Japanese Tea Ceremony

"Tea is nought but this;
First you heat the water,
Then you make the tea.
Then you drink it properly.
That is all you need to know".

- Sen Rikyu (1552 - 1591)

The Japanese tea ceremony known as chanoyu (hot water for tea) evolved from tea drinking rituals practiced by Zen Buddhist monks. The tea ceremony is much more than an elaborate ritual to prepare tea, it is a quiet interlude during which the host and guests strive for spiritual refreshment and harmony with nature. The ceremony can be practiced anywhere, at home or in a teahouse.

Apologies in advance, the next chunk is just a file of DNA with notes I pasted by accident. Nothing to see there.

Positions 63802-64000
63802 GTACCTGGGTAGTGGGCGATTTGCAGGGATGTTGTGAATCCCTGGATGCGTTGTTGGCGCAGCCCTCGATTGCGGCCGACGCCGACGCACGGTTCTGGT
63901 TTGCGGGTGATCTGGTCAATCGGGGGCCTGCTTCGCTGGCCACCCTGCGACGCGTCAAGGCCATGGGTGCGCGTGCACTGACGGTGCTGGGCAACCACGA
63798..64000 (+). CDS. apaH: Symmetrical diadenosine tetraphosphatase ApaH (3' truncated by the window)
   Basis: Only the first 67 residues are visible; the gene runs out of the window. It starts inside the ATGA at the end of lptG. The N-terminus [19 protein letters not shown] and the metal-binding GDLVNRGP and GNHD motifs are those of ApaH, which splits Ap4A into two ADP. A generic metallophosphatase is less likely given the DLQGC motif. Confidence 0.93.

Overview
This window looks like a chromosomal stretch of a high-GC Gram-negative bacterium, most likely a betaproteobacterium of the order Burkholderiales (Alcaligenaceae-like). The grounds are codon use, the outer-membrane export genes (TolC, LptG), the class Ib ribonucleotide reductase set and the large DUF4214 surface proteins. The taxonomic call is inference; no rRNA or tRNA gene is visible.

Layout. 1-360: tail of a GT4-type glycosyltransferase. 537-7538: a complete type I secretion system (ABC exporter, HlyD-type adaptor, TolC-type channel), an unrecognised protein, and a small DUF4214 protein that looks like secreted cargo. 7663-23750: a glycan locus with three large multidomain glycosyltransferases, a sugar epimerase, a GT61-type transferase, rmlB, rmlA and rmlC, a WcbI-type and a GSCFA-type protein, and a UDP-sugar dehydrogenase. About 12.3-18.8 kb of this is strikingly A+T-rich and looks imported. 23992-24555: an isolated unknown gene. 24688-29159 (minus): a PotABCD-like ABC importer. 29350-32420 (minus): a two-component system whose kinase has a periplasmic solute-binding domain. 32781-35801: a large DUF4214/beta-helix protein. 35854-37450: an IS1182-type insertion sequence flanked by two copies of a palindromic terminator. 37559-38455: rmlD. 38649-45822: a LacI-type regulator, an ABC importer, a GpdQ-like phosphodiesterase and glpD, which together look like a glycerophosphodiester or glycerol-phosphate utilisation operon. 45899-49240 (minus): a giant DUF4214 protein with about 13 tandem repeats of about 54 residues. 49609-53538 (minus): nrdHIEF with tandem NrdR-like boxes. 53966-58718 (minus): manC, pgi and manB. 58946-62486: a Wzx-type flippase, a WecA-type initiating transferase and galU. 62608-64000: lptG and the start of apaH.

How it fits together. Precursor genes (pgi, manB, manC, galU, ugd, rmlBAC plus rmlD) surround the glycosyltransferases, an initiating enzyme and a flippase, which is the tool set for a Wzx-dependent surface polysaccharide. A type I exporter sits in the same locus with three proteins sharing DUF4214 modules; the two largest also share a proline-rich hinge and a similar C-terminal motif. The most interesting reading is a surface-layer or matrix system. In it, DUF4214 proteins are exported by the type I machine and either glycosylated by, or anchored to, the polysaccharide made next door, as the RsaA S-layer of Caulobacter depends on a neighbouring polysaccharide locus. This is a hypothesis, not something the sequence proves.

The essence of the Japanese tea ceremony is reflected in its 4 main principles: harmony (with other people and with nature), respect (of others), purity (of the mind and the senses) and tranquility (peace of mind and appreciation of nature's abundance).

At its most basic level, taking part in the Japanese tea ceremony involves sitting quietly with several other people and tasting a small sweet offered by the host, who then prepares a bowl of frothy green tea for each guest. The structure and atmosphere of a Japanese teahouse are designed to focus one's attention on the present moment and promote a feeling of being away from the concerns of the everyday world.